Disease Control: Biotechnology Versus Microbes
Brown Pre-College Location-based Programs are immersive and rigorous academic experiences with selected course content and learning locations designed to prepare students for the increasingly complex challenges of the 21st century.
Are you up for the challenge to fight emerging drug-resistant infections alongside the world's leading researchers? How do microbial infections infiltrate and destroy the human body? Find out how with hands-on laboratory experiments and site visits to the Center for Disease Control.
Brown has partnered with the Centers for Disease Control to offer students a unique one-week opportunity to study infectious diseases alongside some of the world's top researchers. When not conducting hands-on experiments at CDC labs, students will study and stay at Atlanta's Agnes Scott College.
Medicine is losing the fight against emerging infectious diseases. The microorganisms that cause infections can out-maneuver and genetically transform to combat our best medicines to date.
In "Disease Control: Biotechnology versus Microbes," students will learn:
All students in this program enroll one course:
Disease Control: Biotechnology versus Microbes (CRN: 10904)
The microorganisms that infect us can out maneuver and genetically mutate to negate our best medicines. In this course, students will learn the microbiology behind the most fatal infections facing society today, and the steps scientists are taking to intercept massive contagious catastrophes. We will explore how past pathogens can develop into completely new diseases. We will tackle how viruses like Epstein-Barr virus (EBV) and Human Papilloma virus (HPV) induce life-threatening cancers years after symptoms disappear.
One Week Session July 8-14, 2018
Eligibility: For students completing grades 10-12, ages 16-18 by June 2018
An introductory biology or anatomy course advantageous to students, but not required.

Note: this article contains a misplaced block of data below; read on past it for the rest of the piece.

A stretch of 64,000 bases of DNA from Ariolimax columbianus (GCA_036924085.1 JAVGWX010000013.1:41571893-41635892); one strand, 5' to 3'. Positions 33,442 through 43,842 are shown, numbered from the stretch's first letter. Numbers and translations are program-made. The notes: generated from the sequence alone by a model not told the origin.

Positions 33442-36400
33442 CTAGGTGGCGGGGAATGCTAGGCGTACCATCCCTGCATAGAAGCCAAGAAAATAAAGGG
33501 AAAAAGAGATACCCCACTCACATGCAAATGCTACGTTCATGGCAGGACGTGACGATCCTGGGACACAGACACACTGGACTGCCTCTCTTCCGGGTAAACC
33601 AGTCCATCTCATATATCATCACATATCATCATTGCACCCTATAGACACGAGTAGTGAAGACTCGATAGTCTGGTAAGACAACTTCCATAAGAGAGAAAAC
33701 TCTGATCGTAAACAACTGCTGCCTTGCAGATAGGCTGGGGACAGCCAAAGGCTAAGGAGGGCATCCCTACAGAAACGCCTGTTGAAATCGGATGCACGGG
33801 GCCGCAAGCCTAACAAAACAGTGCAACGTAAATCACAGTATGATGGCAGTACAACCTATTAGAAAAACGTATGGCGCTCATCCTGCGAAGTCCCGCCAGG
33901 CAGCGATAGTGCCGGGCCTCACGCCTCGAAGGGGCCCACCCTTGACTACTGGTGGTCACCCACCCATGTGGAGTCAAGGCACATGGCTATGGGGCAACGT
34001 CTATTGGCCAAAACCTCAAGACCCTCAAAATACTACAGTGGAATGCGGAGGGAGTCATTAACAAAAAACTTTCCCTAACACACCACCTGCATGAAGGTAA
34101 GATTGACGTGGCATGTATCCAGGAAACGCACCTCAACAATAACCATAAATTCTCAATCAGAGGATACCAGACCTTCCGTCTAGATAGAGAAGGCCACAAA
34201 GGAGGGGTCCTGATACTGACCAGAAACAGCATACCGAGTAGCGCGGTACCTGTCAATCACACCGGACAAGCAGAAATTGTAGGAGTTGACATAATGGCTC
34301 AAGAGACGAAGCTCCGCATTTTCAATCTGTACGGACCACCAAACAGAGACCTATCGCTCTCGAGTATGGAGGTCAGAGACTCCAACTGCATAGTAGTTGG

This program has reached capacity and is no longer accepting applications.
Students reside, eat and have some of their class time at Agnes Scott College. Students are assigned to double rooms that are fitted with bed and bathroom linens.
Breakfast, lunch, and dinner are served in the dining hall at the student's residence. Residential and classroom spaces all come with secure Wi-Fi access.
The On-Site Director and Residential Advisors reside in residence hall with students, providing a safe atmosphere that supports student success by emphasizing community building and individual responsibility.
Your Program fee includes:
Not included in Program Fee:
Location-based programs are academically rigorous. Given the intensity of the program, there is minimal free time.
Dr. Lauren Quattrochi is a neuropharmacologist and virology enthusiast who advises the National Institutes of Health (NIH) on how best to design, build, and explore new ways to ignite orphan vaccine research in areas of national need. Much of her daily work centralizes around educating government officials on breakthrough genetic technology and medical countermeasures, as well as possible applications relevant to national biosecurity and biodefense, whether naturally-occuring, accidental or intentionally designed. Her passion for elucidating pathogen mechanisms, novel medicines and disease research pushes her to continue developing new and creative curriculum in the sciences.
Trudi Ellerman is the Director of Museum Education for the David J. Sencer CDC Museum, at the Centers for Disease Control. She has extensive experience at both CDC, and in informal and public education. From 2003-2012 Trudi worked as the Educator, then Director of Museum Education for the CDC Museum. During this time Trudi created and implemented the CDC Disease Detective Camp, CDC Junior Disease Detective Camp, The CDC Docent program and initiated a grade 9-12 public health education partnership with Atlanta’s The Walker School. Trudi also contributes to the education of the 55,000 yearly visitors to the CDC Museum by guiding tours, training docents, and offering educational programming.
Prospective students must apply for admission. When evaluating applications, the Admissions Review Committee looks for academic excellence, intellectual curiosity, social maturity, self-motivation and a readiness for participation in an independent academic environment.
Applicants will be notified by email to log into their Student Portal to view their admission decision once it has been made. Admission decisions are usually made within ten business days of receipt of a complete application.
Accepted students must confirm their attendance by submitting a $300 non-refundable program deposit. Students attending more than one program must submit a $300 non-refundable deposit for each program. Students will not be able to enroll in courses until a program deposit is received.
Student and parents are encouraged to review our Policies page to learn about important payment deadlines, refunds, code of conduct, and more.
Brown University Pre-College programs welcome applications from international students. Learn about English language proficiency requirements, Immigration Guidelines, Deadlines for Submitting Documentation, How to Apply for a Visa, and more on our International Students page.